Why does one coulomb equal 6.241 × 10^18 electrons?

  • #1
Femme_physics
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Main Question or Discussion Point

Just like the answer to mole is amount of atoms in 12 grams of carbon12. I wonder, is there a reason behind the amount of electrons in a coulomb?
 

Answers and Replies

  • #2
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Everything you can measure as a standard. For instance how do we define 1 gram? Or how do we define 1 second of time?

We define standards for measurements and then everything is based off of those standards. For instance the second is based off of the time it takes for a cesium atom to emit radiation like 9 billion times times.

If you'd like to read about electrical measurement standards:
http://findarticles.com/p/articles/mi_m0IKZ/is_1_106/ai_82777388/
 
  • #3
Femme_physics
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Well, I suppose my question is where this standard number came from... just like in the case of moles where we know it came from carbon-12. Or did someone just say "that seems like a fine huge random number!"
 
  • #4
Nabeshin
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Well, the ampere is define as "the constant current which will produce an attractive force of 2 × 10–7 newton per metre of length between two straight, parallel conductors of infinite length and negligible circular cross section placed one metre apart in a vacuum" (wiki). The coulomb is then defined as the amount 1 ampere * 1 second.
 
  • #5
Femme_physics
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Got it!
 
  • #6
rcgldr
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It's not a reason, but instead a best guess measurment based on how strong the elementary charge of one electron is (compared to a Coulomb). There a proposals to redefine a Coulomb based on the current best guess. If a Couloumb is redefined to be based on elementary charges, then a kilogram effectively becomes a derived unit.
 
  • #7
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What Nabeshin said is correct. Did you know that the ampere is a fundamental base unit in the SI system and the Coulomb is not? Funny huh?
 
  • #8
Femme_physics
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What Nabeshin said is correct. Did you know that the ampere is a fundamental base unit in the SI system and the Coulomb is not? Funny huh?
Well, they don't really represent the same thing if I got it right. Coulomb is an amount, regardless of time. Whereas ampere is an amount with respect to time. So, they're not really convertible I think.
 
  • #9
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Well yes, but that's the whole point. We usually say the A = C/s when actually we should say C = A*s. What I'm saying is that the Coulomb seems to be "more fundamental", but it was actually defined with respect to some current (what Nabeshin said), hence the strange numbers.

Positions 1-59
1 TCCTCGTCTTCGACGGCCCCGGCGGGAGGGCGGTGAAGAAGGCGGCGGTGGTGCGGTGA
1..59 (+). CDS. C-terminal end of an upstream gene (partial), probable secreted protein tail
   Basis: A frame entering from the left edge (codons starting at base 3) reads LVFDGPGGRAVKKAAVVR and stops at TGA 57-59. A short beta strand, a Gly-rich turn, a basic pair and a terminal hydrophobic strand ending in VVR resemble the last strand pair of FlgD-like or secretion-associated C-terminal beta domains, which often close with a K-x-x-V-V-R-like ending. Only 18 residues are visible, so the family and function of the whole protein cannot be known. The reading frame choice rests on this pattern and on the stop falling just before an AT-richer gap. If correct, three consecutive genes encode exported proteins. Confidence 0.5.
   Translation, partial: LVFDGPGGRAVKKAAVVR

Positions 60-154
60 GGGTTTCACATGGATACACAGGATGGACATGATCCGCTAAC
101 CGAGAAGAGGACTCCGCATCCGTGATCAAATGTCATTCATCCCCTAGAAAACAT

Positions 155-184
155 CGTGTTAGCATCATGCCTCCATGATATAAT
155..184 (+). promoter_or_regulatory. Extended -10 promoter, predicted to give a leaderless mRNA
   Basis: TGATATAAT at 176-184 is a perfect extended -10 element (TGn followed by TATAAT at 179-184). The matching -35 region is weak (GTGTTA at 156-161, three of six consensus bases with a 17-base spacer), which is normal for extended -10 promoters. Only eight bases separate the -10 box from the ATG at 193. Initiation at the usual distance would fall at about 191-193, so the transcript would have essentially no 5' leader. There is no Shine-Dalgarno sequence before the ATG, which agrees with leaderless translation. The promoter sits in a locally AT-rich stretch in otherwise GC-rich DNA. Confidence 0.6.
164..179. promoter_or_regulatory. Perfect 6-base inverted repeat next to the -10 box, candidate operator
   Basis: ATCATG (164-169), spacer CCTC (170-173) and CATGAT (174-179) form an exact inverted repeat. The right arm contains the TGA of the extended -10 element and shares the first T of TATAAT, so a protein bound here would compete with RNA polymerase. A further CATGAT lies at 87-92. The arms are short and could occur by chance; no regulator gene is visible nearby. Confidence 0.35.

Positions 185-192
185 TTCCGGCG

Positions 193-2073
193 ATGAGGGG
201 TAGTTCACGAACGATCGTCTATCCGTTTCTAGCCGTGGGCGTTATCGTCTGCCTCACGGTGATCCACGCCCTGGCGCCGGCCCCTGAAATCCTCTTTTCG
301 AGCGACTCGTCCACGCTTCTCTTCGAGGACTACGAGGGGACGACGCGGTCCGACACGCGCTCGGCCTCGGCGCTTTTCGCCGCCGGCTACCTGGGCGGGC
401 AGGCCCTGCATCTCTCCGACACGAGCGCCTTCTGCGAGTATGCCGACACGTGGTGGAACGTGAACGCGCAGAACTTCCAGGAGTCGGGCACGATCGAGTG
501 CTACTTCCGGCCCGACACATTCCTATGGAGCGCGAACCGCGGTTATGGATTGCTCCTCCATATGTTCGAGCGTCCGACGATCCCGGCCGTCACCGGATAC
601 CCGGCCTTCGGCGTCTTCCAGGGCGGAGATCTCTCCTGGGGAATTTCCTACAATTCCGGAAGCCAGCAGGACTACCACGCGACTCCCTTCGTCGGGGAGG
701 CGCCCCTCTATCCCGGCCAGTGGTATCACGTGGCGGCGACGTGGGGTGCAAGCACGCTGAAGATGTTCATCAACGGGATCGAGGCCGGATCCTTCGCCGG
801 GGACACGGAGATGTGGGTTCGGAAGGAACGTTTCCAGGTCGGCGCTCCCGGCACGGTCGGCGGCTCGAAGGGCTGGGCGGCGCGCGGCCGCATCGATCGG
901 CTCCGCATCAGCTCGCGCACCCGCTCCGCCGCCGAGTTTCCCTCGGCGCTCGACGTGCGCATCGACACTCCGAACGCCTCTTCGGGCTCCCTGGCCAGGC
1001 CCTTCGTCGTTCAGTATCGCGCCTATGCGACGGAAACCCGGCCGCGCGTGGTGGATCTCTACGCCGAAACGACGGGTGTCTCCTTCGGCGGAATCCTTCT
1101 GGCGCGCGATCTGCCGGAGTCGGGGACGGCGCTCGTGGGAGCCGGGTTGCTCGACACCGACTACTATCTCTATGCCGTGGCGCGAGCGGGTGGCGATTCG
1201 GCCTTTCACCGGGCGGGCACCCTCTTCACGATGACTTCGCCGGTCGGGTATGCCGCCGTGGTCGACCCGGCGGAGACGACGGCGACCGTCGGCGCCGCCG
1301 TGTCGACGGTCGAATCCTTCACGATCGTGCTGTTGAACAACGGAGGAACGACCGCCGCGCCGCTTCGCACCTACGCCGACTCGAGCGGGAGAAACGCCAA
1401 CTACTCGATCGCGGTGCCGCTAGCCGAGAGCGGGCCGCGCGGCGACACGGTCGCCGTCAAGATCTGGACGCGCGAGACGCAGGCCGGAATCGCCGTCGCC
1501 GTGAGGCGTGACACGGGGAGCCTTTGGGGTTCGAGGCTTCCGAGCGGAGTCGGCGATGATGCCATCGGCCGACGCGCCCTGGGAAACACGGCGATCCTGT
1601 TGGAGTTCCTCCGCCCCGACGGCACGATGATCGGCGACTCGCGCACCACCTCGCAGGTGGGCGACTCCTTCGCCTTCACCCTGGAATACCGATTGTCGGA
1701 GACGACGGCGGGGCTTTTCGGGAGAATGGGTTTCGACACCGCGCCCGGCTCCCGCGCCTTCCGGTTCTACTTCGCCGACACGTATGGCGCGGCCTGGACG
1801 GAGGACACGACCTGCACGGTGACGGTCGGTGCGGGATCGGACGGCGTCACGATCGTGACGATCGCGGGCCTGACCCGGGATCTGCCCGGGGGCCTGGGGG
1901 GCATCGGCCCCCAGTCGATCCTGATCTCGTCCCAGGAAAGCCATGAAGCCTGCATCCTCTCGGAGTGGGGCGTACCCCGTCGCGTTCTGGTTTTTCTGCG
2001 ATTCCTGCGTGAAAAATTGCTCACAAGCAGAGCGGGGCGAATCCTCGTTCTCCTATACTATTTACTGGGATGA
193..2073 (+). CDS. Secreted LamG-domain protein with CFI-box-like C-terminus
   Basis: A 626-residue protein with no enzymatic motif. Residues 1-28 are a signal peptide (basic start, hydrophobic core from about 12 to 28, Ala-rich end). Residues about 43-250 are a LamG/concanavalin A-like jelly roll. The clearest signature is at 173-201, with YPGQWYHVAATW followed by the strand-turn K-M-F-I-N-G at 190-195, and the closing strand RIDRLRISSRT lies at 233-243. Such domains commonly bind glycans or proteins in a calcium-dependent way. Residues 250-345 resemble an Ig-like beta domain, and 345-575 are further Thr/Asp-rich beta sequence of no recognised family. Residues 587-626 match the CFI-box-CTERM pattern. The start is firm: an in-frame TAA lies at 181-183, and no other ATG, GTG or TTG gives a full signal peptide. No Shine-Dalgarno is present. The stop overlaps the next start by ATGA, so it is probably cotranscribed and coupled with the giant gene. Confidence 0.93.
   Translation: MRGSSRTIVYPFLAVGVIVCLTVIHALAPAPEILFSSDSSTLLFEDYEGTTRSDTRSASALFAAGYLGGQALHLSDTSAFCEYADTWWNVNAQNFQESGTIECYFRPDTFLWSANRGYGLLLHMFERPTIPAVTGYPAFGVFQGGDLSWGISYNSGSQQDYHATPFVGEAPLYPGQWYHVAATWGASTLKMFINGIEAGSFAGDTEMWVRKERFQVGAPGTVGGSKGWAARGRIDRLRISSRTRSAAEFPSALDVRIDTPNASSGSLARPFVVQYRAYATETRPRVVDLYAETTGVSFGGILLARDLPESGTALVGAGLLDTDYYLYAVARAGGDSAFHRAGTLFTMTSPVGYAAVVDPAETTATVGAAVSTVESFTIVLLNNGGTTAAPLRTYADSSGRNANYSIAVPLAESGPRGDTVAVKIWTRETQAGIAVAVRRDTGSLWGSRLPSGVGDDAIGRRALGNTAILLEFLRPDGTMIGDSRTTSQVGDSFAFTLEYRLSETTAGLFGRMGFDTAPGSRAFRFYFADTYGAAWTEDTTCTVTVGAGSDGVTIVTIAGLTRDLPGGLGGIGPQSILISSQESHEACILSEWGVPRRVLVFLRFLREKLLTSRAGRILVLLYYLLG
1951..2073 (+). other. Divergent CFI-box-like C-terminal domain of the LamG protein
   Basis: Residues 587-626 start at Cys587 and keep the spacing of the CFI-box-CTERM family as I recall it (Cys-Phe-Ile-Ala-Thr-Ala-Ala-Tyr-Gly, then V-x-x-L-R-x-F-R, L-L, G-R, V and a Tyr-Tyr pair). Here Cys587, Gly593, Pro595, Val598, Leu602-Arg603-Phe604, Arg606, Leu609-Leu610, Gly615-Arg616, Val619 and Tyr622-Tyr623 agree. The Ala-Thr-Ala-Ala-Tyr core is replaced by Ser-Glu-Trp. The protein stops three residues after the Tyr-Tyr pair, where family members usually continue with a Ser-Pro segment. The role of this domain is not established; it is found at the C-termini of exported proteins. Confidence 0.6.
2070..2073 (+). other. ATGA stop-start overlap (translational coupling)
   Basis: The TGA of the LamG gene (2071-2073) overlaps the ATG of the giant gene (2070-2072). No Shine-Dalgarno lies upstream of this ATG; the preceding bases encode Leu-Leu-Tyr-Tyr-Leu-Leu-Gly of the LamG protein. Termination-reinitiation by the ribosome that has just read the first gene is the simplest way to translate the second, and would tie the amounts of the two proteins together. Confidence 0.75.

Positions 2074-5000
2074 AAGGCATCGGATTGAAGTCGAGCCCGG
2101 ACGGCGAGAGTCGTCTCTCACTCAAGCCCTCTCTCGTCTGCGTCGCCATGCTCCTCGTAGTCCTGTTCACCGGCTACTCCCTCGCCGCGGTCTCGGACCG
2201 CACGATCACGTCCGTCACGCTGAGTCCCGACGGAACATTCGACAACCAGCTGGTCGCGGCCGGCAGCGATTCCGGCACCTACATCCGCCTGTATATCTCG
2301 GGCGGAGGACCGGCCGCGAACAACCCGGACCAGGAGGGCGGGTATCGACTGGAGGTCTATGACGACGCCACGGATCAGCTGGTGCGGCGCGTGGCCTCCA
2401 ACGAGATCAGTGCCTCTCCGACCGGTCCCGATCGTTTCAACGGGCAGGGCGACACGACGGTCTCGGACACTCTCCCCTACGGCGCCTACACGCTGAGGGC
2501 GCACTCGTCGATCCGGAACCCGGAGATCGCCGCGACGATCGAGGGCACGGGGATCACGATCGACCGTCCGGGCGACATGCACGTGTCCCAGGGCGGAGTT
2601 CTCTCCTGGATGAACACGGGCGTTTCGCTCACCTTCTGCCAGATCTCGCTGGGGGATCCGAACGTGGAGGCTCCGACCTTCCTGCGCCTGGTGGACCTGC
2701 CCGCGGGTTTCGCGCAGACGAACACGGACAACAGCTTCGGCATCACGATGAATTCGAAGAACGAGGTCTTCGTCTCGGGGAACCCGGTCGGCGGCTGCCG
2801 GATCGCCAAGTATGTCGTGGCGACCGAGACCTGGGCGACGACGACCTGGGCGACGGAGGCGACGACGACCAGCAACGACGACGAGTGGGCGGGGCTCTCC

And about the mole question, you answered it yourself. Take any element in the periodic table of elements, if you know its atomic mass, then you also know its molar mass in g/mol! How easy is that? Some textbooks I've seen feature pound-moles (lb-mol), so that you know that a pound-mole of carbon atoms weighs 12 pounds (which means that a lb-mol is a larger number than a mole).

EDIT: you might enjoy this article :

http://www.economist.com/node/18007494
 
Last edited:
  • #10
Redbelly98
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Well, they don't really represent the same thing if I got it right. Coulomb is an amount, regardless of time. Whereas ampere is an amount with respect to time. So, they're not really convertible I think.
Amok wasn't trying to say they are the same. The thing is, we are free to choose one quantity, and only one, in electromagnetism for the purpose of defining all electromagnetic units. Much as one defines the meter, second, and kilogram as base units, and then the units for velocity (m/s), force (Newtons = kg*m/s2), etc. are all defined in terms of just the base units.

Likewise, we could choose the Coulomb as a base unit, and then define an Ampere as the current due to 1 Coulomb flowing through a wire per second. But instead, the Ampere is chosen as the base unit, and a Coulomb is defined as the charge produced by a 1 Ampere current in 1 second. (There is actually a good reason for doing it this way.)

And about the mole question, you answered it yourself...
Actually, she wasn't really asking about the mole. Just using it for comparison purposes, asking if there was perhaps a similar relation between the Coulomb and the electron charge. At least I think that was Femme_physics's intent.
 

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